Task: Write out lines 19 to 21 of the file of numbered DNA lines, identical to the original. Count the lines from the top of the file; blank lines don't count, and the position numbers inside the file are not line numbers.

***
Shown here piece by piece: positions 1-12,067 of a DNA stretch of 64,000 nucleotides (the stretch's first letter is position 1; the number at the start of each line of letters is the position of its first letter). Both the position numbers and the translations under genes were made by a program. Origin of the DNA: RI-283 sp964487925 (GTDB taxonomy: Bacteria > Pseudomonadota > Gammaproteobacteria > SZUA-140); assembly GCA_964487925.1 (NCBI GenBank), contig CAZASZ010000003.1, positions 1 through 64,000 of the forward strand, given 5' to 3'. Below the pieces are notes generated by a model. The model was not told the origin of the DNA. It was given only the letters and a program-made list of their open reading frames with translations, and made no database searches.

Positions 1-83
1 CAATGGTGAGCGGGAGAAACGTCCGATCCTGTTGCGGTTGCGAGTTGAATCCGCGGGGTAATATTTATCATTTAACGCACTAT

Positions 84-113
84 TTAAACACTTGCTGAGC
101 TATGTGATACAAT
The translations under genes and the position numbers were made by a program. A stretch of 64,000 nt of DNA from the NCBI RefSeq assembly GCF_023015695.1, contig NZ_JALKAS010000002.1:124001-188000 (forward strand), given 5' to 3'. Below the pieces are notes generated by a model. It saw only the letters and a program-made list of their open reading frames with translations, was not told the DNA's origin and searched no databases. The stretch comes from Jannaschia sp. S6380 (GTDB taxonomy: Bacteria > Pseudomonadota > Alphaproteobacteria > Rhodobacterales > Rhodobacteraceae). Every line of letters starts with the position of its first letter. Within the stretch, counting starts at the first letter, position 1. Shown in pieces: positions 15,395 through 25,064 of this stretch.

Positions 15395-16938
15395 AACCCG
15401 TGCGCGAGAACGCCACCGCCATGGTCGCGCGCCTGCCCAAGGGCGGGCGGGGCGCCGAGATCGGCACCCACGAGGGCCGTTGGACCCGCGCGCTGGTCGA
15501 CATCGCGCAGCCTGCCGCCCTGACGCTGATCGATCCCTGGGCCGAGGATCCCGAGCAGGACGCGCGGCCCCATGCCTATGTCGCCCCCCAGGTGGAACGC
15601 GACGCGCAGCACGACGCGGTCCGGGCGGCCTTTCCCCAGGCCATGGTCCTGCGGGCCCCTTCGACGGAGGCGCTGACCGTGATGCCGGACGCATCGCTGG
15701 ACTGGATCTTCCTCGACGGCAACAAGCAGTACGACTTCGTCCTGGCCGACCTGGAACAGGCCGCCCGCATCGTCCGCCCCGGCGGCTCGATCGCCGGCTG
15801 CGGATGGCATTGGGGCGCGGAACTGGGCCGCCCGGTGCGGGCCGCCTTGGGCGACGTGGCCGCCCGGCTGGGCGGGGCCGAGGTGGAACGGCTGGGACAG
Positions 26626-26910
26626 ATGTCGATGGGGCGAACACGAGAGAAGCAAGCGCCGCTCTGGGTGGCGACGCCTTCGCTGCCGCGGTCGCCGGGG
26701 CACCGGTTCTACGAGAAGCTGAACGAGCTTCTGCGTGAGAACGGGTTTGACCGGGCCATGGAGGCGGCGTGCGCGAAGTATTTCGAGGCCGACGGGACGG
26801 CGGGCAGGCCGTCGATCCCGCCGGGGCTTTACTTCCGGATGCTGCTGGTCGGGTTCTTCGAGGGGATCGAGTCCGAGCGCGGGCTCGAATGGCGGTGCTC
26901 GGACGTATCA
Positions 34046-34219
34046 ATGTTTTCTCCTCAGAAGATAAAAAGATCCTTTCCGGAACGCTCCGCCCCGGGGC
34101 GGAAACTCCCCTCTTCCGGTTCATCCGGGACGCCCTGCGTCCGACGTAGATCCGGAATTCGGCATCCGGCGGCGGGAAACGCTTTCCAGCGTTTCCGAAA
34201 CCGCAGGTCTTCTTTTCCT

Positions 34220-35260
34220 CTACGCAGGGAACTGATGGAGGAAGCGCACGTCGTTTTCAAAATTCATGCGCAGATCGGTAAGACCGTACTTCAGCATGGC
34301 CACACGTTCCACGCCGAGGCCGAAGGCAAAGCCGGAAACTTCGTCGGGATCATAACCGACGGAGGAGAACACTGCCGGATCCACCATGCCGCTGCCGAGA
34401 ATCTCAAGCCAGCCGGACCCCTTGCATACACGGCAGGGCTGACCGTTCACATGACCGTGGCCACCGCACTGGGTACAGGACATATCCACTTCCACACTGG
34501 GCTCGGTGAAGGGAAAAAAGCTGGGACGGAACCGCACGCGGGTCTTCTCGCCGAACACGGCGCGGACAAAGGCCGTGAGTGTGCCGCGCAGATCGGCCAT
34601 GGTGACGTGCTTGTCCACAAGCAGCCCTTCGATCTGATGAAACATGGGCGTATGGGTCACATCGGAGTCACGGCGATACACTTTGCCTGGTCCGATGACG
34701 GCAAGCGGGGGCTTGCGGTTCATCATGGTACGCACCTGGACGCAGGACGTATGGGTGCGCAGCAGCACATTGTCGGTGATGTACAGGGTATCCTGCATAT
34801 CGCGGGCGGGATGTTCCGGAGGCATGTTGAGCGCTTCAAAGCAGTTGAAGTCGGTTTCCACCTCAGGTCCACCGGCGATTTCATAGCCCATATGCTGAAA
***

26901 GGACGTATCA
Positions 34046-34219
34046 ATGTTTTCTCCTCAGAAGATAAAAAGATCCTTTCCGGAACGCTCCGCCCCGGGGC